While in a hospital waiting room on behalf of my Mother I read an article pointing to the hardwired issue to GID ( gender identity disorder) and DES Sons. This connection is based in the brain. DES is a drug the FDA banned in 1973 after some 50 years of use because of its established mutant qualities. The synthetic hormone was used in preventing miscarriage and later with prostate cancer patients. The drugs primary action was as a anti LS Hormone (Luteinizing Hormone) produced in the Pituitary Gland that directs sex hormone production and development of antigens, namely Testosterone. recent studies conducted have confirmed natal DES Sons have shown marked under development in several areas as well as endocrine imbalance’s. These effects have been shown to alter the size and activity of the Hypothalamus and Pituitary Glands as well as the grey matter within the brain. These glands represent the largest impact on sexual development and behavior of any gland . The result of natal exposure leaves the effected patient /child with the brain of a female even if it is in conflict to DNA markers. The time of ignoring the DES Son must end , the suffering has gone on to long.
    Nehael Jae

    1. Will you please accept two very simple words : thank you.
      Fifteen years ago I met a very shy, introverted girl who told me that she felt like a boy inside. I knew nothing about GID then and luckily did not try to find any “rational” explanations – there were doctors and psychiatrists round for that. I just listened and was there and am still, very close to my now adopted and loved “godson”. We have shared so much over these years and it is with emotion that I read your message.You have crossed a desert wider and lonelier than the Sahara, from the deeply hidden secret linked to the feeling of shame, guilt and powerlessness through years of incomprehension and depression to the revelation from the article you found in the waiting-room till now, in 2011 when you can offer your experience to others. You are reaching out and forwards – offering something to help others.
      I would never have linked GID to DES. This is something which must be told to other DES Sons and researched.
      I am a DES mother or 74, with two DES daughters and one young grandson. I have progressively learnt to come to terms with my feelings of guilt and take part in DES groups both in France where I live and sharing with others over the world. I will copy your message, translate it into French and send it to the GID psychiatrist I know who will certainly learn something new to research professionnally. And I’ll share it with the DES group here.
      I hope that one day someone will find your message published in a magazine and that it will change another life. Isn’t it important when at last we can share from on the other side of the desert. Just again – thank you.

    2. Nehael
      As I was making a nice cup of tea, I suddenly found myself getting very angry about “labels”. A silly example came to mind but related somehow to your message.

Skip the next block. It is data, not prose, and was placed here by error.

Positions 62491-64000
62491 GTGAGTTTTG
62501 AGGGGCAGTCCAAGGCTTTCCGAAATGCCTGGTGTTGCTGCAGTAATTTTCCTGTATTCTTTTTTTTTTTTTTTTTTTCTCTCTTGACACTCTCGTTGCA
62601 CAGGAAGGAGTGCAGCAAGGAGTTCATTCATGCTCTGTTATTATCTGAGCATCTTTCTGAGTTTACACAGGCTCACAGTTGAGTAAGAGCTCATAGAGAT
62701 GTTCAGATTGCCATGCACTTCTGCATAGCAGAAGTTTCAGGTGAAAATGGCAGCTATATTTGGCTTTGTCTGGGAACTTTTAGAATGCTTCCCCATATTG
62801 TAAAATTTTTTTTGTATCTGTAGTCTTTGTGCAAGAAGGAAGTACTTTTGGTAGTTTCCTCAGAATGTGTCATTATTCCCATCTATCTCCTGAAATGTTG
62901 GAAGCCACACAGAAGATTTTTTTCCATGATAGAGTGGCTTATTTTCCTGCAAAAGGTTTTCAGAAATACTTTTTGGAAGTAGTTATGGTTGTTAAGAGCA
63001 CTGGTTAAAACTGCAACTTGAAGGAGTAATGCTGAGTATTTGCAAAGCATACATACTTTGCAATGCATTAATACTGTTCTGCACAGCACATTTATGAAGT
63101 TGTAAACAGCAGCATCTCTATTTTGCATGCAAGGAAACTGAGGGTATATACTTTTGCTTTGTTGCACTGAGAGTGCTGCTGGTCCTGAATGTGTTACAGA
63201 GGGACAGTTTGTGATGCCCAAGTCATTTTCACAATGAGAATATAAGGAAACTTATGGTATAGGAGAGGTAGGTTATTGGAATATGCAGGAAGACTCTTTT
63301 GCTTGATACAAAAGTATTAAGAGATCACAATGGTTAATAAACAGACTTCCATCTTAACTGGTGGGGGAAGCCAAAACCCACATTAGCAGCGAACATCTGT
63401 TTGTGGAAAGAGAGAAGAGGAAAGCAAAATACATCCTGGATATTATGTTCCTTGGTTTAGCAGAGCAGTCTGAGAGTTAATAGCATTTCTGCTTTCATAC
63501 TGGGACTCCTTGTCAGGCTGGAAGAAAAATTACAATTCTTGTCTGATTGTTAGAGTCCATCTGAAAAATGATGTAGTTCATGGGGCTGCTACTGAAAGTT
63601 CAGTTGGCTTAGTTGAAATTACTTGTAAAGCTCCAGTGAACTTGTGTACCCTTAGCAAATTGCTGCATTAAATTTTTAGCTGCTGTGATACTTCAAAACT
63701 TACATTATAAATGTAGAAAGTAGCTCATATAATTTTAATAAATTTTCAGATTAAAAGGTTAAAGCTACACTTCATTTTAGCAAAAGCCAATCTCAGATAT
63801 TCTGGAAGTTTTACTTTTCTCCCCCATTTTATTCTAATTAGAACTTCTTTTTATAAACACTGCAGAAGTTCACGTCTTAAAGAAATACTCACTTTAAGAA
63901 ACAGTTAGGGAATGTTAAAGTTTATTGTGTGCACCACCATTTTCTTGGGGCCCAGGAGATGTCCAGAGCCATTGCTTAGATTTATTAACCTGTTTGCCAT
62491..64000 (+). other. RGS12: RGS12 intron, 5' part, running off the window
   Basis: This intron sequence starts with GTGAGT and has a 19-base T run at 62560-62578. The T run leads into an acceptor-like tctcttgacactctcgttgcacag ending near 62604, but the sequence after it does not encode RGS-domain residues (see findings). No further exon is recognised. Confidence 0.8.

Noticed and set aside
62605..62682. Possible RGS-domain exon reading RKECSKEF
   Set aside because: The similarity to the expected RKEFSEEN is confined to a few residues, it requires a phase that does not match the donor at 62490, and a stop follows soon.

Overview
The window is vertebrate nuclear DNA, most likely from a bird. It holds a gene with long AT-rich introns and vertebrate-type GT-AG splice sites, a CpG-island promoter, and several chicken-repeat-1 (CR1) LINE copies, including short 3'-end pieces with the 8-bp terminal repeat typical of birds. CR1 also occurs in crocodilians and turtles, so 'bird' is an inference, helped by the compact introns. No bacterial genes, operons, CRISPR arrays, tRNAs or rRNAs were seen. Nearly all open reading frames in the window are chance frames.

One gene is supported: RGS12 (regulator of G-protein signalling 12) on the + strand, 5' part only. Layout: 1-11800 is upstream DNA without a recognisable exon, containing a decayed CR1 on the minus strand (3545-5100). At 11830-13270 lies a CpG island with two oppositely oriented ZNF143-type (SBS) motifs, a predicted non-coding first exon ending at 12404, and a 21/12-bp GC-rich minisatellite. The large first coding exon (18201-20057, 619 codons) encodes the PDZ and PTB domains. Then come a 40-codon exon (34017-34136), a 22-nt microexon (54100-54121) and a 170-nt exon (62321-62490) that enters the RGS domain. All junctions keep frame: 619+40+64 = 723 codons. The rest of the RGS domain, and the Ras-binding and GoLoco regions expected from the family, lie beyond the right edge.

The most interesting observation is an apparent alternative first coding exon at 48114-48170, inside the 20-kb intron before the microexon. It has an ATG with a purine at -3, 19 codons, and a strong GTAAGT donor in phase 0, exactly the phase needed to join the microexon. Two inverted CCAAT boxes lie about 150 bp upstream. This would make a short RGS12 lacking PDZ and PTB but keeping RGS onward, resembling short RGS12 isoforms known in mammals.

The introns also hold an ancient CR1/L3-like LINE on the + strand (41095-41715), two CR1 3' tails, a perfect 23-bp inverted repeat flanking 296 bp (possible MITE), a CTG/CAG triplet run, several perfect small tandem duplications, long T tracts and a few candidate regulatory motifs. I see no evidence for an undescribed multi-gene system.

First for the silly one : if I were thinking of eating some Baked Beans on toast and on opening the tin, I found some garden peas, I would certainly feel cross, probably throw the peas away and write a protest letter to the Baked Beans producer who should have the professional competence to put the right label on the contents. (sorry – especially if you don’t like Baked Beans). Tins are not people !
      Now for the link – you were “labeled Bi-polar” whereas no-one, not even you yourself could understand what was going on inside and why… but a label is reassuring, the professional medical “label expert” knows and sticks plenty of glue on the label to make sure it isn’t easily removed. Grrr ! Why cannot we say : “according the information available at present and to our present-day knowledge, it may possibly be….” or even “we cannont explain this and so far do not know…” – then a loose label would be available for researching, but not stuck on the PERSON, qualifying him. Why can’t we say how sorry we are when we learn mistakes later after further research ? And above all, try nevet to let a label be stuck on a person. You as a person were living with a secret worry which needed years of silence and the sudden revelation from an article to come to light. You had to try and live with that tabou, you were’t it.
      I hope you won’t be too cross at me for my flippant example but as you can guess, I am really angry that you should have had this label stuck on your forehead from childhood years and I hope you will tear it into tiny shreds and get rid of it. You are a person and a very fine person too !

  2. I am a 46 yr old male born in 1966 and am a DES baby. My sister was a also a DES baby. Luckily the side effects we faced were as severe as some others, so I count my blessings. My sister has as odd-shaped uterus and it took her 14 years to conceive, and the proud mother of a very intelligent young man.

    For me, my wife and I had difficulty conceiving. It was found that I had 5 or 6 vericoseles, which were damaging and killing my sperm. My urologist suspects the large number of vericoseles is due to my DES exposure, since that number is high, but they can’t be certain. I still monitor myself for things like testicular cancer.

    Keep up the good work to inform people who may not know they were exposed to DES.

    Thanks, Ken

  3. I am a DES Daughter – born in 1959. I always wondered about boys born in similar years – what affect did DES have on them? Thank you for sharing this information. My older brother had testicular cancer as a teenager. I was never told if he was a DES Son. In the early 70’s I don’t think they were even putting the two together.

    Is there any research done on adult DES sons and testosterone levels?
    Also I have recently read about increased rate of birth defects in children born to DES daughters. My so was born with a congenital heart defect and my daughter has suffered from high anxiety and depression.

    thanks for all you do.